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‘Zuma has not learnt from Shaik mistake’

600 President Jacob Zuma talks about the way forward after clinching the second term as the leader of the ANC and of the country on the last day of the 53rd congress in Mangaung, Bloemfontein. 201212. Picture: Bongiwe Mchunu

600 President Jacob Zuma talks about the way forward after clinching the second term as the leader of the ANC and of the country on the last day of the 53rd congress in Mangaung, Bloemfontein. 201212. Picture: Bongiwe Mchunu

Published May 7, 2013

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Johannesburg - President Jacob Zuma does not need intelligence operatives to know that he needs to stay clear of business networks that used his name to advance their interests.

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This was said on Monday by ANC insiders and political analyst Professor Somadoda Fikeni, who added that Zuma should have learnt from the damage caused by his fraudulent and corrupt relationship with his former business partner.

Durban businessman Schabir Shaik was sentenced to 15 years in jail in 2006.

This followed a Daily Maverick report on Monday that State Security Minister Siyabonga Cwele had forced out three former intelligence heads from their jobs two years ago after they warned him and Zuma that the Guptas posed a threat to the credibility and security of the state.

The report added that the former head of the state security domestic branch, Gibson Njenje, former foreign intelligence head Moe Shaik and former State Security Agency director-general Jeff Maqetuka were sanctioned for investigating the Guptas.

After his initial silence on the Gupta wedding plane saga, Zuma maintained his innocence on Monday. In an interview with the SABC, he said he had not authorised the landing of the Guptas’ civilian plane at the Waterkloof Air Force base, a national key point.

He added he had not even been aware that the Airbus A330-200 was going to land at Waterkloof.

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The spokesman for the ministry in the Presidency responsible for performance monitoring and evaluation, Harold Maloka, referred enquiries to Government Communication and Information System acting chief executive Phumla Williams, who did not respond to calls or a text message.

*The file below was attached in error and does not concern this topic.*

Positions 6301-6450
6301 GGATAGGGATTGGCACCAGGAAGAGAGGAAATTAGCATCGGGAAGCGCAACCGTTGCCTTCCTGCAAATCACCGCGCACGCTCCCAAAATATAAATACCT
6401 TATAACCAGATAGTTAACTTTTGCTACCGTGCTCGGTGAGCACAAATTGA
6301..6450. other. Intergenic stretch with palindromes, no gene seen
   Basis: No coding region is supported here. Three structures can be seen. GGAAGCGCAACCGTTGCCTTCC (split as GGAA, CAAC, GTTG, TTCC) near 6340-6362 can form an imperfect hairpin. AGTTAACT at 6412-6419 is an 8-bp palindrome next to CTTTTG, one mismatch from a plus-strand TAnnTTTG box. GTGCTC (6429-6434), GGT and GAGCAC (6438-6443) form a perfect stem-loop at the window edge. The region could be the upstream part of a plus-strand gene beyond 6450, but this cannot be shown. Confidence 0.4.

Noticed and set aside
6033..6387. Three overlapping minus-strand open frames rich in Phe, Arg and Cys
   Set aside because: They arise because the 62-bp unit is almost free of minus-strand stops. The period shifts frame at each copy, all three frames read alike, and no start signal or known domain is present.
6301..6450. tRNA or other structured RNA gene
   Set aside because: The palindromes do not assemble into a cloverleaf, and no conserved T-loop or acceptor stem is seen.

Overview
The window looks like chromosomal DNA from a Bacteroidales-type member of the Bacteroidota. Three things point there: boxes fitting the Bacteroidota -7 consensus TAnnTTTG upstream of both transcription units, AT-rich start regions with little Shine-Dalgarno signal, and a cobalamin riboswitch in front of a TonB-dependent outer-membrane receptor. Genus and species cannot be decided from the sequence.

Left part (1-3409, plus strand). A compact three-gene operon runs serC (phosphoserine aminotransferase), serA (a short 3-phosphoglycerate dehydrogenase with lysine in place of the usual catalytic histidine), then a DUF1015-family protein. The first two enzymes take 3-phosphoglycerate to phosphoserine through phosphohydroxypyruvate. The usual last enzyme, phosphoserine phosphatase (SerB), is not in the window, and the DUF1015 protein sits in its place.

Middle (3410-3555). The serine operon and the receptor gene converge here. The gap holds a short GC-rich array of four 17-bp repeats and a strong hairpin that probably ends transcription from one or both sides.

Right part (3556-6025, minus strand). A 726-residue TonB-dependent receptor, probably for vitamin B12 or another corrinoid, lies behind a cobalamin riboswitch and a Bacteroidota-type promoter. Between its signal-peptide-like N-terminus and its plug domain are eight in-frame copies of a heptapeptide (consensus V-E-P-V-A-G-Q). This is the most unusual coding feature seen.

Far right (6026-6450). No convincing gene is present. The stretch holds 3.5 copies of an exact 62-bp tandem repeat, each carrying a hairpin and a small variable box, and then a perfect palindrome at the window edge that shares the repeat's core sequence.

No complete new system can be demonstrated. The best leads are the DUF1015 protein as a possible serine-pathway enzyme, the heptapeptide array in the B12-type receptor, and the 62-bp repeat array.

Justice and Constitutional Development Ministry spokesman Mthunzi Mhaga’s phone also went unanswered.

Police Minister Nathi Mthethwa’s spokesman, Zweli Mnisi, referred enquiries about whether the 12 arrested police officers had appeared in court, to the SAPS.

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Brigadier Phuti Setati’s cellphone was answered by an unidentified colleague, who claimed he was on the phone to police commissioner General Riah Phiyega. Setati also did not respond to SMSes or e-mails.

Unisa honorary professor Fikeni said “inter-penetration” between business, politics and government was the root cause of problems facing Zuma and the ANC.

“It is natural for business people to name-drop and use their proximity to the powers that be to advance their interests,” he added.

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Sources said senior ANC leaders had privately complained that they had tried unsuccessfully to convince Zuma to stay away from questionable business figures since 2005.

Some cabinet ministers had privately complained that Zuma had reduced them to “clowns” who were expected to defend the indefensible - his personal relationship with the Guptas - the sources said.

ANC national spokesman Keith Khoza said: “We don’t respond to faceless sources on principle.”

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The Star

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